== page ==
The plot is a little thin, the performances--especially by the villains--are a little too blatant, and nothing about the fight sequences is particularly realistic. But who says they need to be? Much as he did with Planet Terror, Rodriguez has set Machete in the b-movie/drive-in world where nudity and violence are a necessity, plots don't need to be complicated, and performances are secondary to action and revenge. That said, I was especially impressed with Fahey's whispery work; he even manages to out-act De Niro, who has chosen to play the senator almost like Yosemite Sam. And it's good to see Michelle Rodriguez really get to sink her teeth into a role while still looking sexy as hell. She gets to do a lot more here than she did in Avatar or either of the Fast & Furious movies she's in, and it suits her. The woman can act, and not just as a badass, although when she turns on the badass, step back about 20 paces. And even Alba is solid in a less glamorous role that allows her tackle some of the film's heavier moments.

Machete has its dead spots, but whenever Trejo puts on his patented scowl, lets his hair flow, and loads up with every sharp object in a five-mile radius, he's unstoppable and utterly ruthless. At its core, Machete is a revenge film with a social-justice undercurrent, and on that level the film works beautifully. It's also a rip-roaring gore explosion, and features more blood and guts than just about any horror movie you'll see this year. Just before the end credits roll, the film promises us two sequels. So what are they waiting for?

To read my exclusive interviews with Machete star Danny Trejo and writer/director Robert Rodriguez, go to Ain't It Cool News.

Going the Distance

Sometimes, studios pile a bunch of normally funny people in a film together and the results don't even cause a ripple in the comedy pool. But every so often, something shocking happens--a movie actually surprises you with how filthy, hilarious, and moving it is. And the reason Going the Distance is all the more shocking is that it comes under the direction of the largely untested Nanette Burstein, a successful documentary filmmaker (The Kid Stays in the Picture, American Teen) making her feature debut with this R-rated comedy exploring the ever-growing phenomenon of long-distance dating.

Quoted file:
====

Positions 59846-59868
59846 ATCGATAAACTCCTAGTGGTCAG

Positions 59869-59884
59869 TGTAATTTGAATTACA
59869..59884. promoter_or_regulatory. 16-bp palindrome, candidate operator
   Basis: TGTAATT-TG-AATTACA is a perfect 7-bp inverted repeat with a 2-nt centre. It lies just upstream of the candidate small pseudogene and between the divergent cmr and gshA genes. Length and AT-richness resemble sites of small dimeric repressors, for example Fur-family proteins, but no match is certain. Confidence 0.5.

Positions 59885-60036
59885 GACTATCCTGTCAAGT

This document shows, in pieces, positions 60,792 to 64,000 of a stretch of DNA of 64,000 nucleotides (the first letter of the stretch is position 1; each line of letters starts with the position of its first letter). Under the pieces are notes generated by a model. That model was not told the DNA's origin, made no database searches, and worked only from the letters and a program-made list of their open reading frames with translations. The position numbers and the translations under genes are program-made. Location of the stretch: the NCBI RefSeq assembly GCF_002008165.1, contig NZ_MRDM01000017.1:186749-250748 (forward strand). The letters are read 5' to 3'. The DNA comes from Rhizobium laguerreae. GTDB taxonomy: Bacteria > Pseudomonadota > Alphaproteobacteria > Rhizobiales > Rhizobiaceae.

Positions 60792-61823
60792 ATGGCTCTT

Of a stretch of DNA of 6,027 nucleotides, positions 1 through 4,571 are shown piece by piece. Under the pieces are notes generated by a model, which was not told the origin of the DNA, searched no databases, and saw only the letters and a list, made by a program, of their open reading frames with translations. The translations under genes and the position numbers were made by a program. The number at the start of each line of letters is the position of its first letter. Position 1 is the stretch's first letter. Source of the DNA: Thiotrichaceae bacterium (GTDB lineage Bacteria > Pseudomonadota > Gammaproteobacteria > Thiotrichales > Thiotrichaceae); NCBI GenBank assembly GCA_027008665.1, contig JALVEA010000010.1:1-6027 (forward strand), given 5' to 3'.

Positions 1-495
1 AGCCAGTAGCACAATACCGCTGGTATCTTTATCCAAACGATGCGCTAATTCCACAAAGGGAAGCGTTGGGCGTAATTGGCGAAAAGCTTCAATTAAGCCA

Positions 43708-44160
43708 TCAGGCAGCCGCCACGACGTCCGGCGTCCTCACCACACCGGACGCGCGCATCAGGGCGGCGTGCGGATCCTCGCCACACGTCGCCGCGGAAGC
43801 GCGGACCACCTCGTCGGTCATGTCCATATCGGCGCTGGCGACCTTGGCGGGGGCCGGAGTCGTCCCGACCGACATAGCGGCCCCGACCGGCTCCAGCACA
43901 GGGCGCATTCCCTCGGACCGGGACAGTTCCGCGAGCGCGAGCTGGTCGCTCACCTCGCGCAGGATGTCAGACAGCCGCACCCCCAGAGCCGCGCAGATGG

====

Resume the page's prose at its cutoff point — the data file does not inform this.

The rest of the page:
Drew Barrymore and Justin Long play New York-based fledging writer Erin and record company peon Garrett, respectively. They meet in a bar just hours after Garrett has been dumped by his last girlfriend for being afraid of commitment. But something about Erin fascinates him because she can keep up the crude speak with his guy friends, and they just click. Problem is that in six weeks, Erin is planning on moving to San Francisco to go to grad school and look for work. Since the short-term nature of their time together would seem to indicate a casual but fun fling, they agree to keep things light. Naturally, they fall hard for each other and decide to attempt to keep the flame burning with a nation between them.

I realize what I'm describing sounds like the worst kind of rom-com scenario, but Barrymore and Long have someting kind of incredible between them. They were a real-life couple when they made this, and that affection and connection permeates Going the Distance. There's a scene early on when they go on their first "real" date over dinner. The scene looks like it was shot in a grainy film stock and appears to have captured a completely spontaneous conversation that I'm sure was totally improvised, but it feels almost like we're spying on them rather than simply watching a staged event.

It also helps that both actors are surrounded by a group of often funnier supporting actors playing their friends, family, and co-workers. Garrett keeps company with roommate Dan ("It's Always Sunny In Philadelphia's" Charlie Day, in a role that essentially guarantees him five years worth of film work-- he's that good), who never lets up asking the eternal question, "Why are there no baby pigeons in New York City?" "SNL's" Jason Sudeikis is also around quite a bit as Garrett's co-worker Box, sporting a '70s-style mustache and the firm belief that older women will be drawn to it. Garrett also works with, among others, Ron Livingston (Office Space) and Kelli Garner (Lars and the Real Girl), whose character is also in a long-distance relationship and advises Garrett to have lots of phone sex.